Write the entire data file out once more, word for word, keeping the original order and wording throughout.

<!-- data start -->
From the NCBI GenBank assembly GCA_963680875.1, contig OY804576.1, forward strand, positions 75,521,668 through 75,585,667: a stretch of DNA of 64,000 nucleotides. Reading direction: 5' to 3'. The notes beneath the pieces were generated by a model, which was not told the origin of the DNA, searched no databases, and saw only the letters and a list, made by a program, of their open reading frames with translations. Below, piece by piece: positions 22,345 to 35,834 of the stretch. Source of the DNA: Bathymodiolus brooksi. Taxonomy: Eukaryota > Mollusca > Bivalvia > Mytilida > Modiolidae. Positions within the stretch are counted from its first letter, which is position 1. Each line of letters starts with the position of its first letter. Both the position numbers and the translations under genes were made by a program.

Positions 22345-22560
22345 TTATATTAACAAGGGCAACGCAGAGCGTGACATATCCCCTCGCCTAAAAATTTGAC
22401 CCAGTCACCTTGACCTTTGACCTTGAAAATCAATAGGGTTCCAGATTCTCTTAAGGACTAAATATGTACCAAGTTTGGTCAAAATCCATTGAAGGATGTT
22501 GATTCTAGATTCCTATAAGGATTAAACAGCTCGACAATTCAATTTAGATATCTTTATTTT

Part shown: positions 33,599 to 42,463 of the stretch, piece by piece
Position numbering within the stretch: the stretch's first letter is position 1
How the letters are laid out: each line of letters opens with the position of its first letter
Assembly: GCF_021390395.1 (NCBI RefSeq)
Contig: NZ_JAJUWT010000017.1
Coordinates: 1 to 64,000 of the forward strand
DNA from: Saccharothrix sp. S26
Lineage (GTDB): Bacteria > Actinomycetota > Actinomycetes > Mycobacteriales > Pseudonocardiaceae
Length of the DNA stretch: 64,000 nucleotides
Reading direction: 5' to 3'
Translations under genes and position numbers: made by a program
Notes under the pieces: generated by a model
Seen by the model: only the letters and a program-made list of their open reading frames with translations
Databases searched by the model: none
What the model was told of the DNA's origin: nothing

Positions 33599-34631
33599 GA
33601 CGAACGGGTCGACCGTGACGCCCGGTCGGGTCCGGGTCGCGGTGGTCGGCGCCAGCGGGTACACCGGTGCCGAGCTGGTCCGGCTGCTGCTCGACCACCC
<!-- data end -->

From the NCBI GenBank assembly GCA_963680875.1, contig OY804576.1, forward strand, positions 75,521,668 through 75,585,667: a stretch of DNA of 64,000 nucleotides. Reading direction: 5' to 3'. The notes beneath the pieces were generated by a model, which was not told the origin of the DNA, searched no databases, and saw only the letters and a list, made by a program, of their open reading frames with translations. Below, piece by piece: positions 22,345 to 35,834 of the stretch. Source of the DNA: Bathymodiolus brooksi. Taxonomy: Eukaryota > Mollusca > Bivalvia > Mytilida > Modiolidae. Positions within the stretch are counted from its first letter, which is position 1. Each line of letters starts with the position of its first letter. Both the position numbers and the translations under genes were made by a program.

Positions 22345-22560
22345 TTATATTAACAAGGGCAACGCAGAGCGTGACATATCCCCTCGCCTAAAAATTTGAC
22401 CCAGTCACCTTGACCTTTGACCTTGAAAATCAATAGGGTTCCAGATTCTCTTAAGGACTAAATATGTACCAAGTTTGGTCAAAATCCATTGAAGGATGTT
22501 GATTCTAGATTCCTATAAGGATTAAACAGCTCGACAATTCAATTTAGATATCTTTATTTT

Part shown: positions 33,599 to 42,463 of the stretch, piece by piece
Position numbering within the stretch: the stretch's first letter is position 1
How the letters are laid out: each line of letters opens with the position of its first letter
Assembly: GCF_021390395.1 (NCBI RefSeq)
Contig: NZ_JAJUWT010000017.1
Coordinates: 1 to 64,000 of the forward strand
DNA from: Saccharothrix sp. S26
Lineage (GTDB): Bacteria > Actinomycetota > Actinomycetes > Mycobacteriales > Pseudonocardiaceae
Length of the DNA stretch: 64,000 nucleotides
Reading direction: 5' to 3'
Translations under genes and position numbers: made by a program
Notes under the pieces: generated by a model
Seen by the model: only the letters and a program-made list of their open reading frames with translations
Databases searched by the model: none
What the model was told of the DNA's origin: nothing

Positions 33599-34631
33599 GA
33601 CGAACGGGTCGACCGTGACGCCCGGTCGGGTCCGGGTCGCGGTGGTCGGCGCCAGCGGGTACACCGGTGCCGAGCTGGTCCGGCTGCTGCTCGACCACCC